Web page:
Sort of. Maybe.
Especially oceanic whitetips, according to Dr. Demian Chapman, via Blue Ocean Institute:
Is it akin to spy-hopping behavior of killer whales or great white sharks? Probably not, because these two apex predators use spy-hopping to see prey that spend part of their time or land or ice, such as seals. Oceanic whitetips feed on prey that live exclusively underwater, like fish and squid.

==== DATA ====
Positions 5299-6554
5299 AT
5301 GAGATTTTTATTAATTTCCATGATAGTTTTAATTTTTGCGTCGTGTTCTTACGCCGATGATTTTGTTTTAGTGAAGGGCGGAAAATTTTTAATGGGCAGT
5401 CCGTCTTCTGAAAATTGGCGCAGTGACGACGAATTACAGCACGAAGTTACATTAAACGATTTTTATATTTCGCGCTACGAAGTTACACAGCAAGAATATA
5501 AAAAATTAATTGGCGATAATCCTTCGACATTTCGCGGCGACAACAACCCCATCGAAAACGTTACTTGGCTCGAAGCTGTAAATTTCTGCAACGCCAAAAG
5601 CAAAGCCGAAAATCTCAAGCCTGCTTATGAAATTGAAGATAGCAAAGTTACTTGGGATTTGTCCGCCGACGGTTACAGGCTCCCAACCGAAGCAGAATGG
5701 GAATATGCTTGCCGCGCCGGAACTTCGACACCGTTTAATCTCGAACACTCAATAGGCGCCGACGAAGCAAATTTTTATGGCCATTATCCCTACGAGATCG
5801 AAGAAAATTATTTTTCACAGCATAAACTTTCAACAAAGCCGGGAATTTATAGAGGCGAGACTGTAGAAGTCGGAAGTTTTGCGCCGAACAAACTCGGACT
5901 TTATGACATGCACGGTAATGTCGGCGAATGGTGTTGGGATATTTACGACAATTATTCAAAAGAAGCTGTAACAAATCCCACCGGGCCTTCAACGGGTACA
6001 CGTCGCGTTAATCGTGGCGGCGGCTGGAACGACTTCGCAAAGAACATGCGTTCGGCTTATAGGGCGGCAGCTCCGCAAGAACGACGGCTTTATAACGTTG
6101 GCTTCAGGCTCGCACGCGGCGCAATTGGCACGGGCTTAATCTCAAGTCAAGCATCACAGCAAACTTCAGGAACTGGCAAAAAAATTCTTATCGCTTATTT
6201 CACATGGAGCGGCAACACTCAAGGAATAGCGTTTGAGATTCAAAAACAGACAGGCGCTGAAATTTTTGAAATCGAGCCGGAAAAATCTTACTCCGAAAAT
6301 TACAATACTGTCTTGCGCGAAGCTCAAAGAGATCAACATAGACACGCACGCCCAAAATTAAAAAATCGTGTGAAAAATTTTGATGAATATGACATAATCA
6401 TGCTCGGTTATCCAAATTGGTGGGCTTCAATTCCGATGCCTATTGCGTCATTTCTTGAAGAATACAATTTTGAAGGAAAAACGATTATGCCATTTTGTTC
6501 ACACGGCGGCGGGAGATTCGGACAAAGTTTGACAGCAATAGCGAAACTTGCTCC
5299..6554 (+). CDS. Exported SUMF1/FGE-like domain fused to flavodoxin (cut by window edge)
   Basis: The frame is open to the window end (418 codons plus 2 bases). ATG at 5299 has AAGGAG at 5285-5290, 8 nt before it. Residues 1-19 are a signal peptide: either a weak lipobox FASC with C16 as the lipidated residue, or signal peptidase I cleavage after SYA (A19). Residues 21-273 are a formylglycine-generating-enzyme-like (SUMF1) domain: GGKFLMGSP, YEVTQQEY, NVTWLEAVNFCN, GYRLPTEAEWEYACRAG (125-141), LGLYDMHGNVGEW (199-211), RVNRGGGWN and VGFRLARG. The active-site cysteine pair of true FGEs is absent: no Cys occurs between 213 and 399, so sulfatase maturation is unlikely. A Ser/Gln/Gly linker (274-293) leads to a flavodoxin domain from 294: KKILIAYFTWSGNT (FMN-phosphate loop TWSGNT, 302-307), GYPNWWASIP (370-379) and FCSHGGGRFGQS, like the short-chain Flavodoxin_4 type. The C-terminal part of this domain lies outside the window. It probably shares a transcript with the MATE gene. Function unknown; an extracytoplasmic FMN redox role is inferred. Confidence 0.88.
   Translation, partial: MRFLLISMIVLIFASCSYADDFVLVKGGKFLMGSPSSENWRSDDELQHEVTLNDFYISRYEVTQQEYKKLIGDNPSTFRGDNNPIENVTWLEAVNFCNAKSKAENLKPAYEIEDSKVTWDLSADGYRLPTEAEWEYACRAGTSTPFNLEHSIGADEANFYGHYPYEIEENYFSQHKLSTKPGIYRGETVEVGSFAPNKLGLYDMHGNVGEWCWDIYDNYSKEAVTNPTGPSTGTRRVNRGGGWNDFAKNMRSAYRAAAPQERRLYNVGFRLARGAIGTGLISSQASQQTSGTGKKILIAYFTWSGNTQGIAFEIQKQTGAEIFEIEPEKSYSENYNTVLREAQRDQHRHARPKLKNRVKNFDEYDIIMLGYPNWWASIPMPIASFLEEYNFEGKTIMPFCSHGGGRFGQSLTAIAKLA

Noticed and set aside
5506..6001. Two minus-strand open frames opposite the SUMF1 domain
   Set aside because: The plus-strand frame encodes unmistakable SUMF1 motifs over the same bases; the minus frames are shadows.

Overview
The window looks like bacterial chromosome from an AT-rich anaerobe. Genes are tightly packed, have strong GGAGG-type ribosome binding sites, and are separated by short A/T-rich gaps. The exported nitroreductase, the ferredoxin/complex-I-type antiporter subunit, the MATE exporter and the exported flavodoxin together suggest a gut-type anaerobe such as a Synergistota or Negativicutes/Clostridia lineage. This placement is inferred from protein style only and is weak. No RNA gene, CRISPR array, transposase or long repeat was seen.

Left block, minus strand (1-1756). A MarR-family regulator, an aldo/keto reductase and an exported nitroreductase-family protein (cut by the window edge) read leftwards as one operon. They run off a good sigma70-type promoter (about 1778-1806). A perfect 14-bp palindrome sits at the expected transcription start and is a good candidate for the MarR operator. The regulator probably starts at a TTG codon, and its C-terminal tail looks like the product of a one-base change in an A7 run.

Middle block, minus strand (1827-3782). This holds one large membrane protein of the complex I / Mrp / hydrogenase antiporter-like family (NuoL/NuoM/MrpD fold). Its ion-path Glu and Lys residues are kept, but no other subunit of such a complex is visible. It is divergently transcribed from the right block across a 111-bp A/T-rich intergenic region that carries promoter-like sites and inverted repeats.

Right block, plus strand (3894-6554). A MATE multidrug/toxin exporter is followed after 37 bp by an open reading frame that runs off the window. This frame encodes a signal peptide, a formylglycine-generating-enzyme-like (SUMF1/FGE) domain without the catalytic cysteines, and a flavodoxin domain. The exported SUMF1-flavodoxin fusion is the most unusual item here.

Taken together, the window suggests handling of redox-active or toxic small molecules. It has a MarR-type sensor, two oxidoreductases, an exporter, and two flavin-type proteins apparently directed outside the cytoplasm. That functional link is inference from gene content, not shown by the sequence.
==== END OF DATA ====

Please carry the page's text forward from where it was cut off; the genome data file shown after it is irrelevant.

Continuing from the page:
I remember reading a paper by a Russian scientist who speculated that oceanic whitetips pick up scents in the air and that they may spy-hop to pick up windborne scents of floating animal carcasses. Who knows? We are free to speculate. One of the crew suggests the sharks are trying to startle us and make us fall in the water!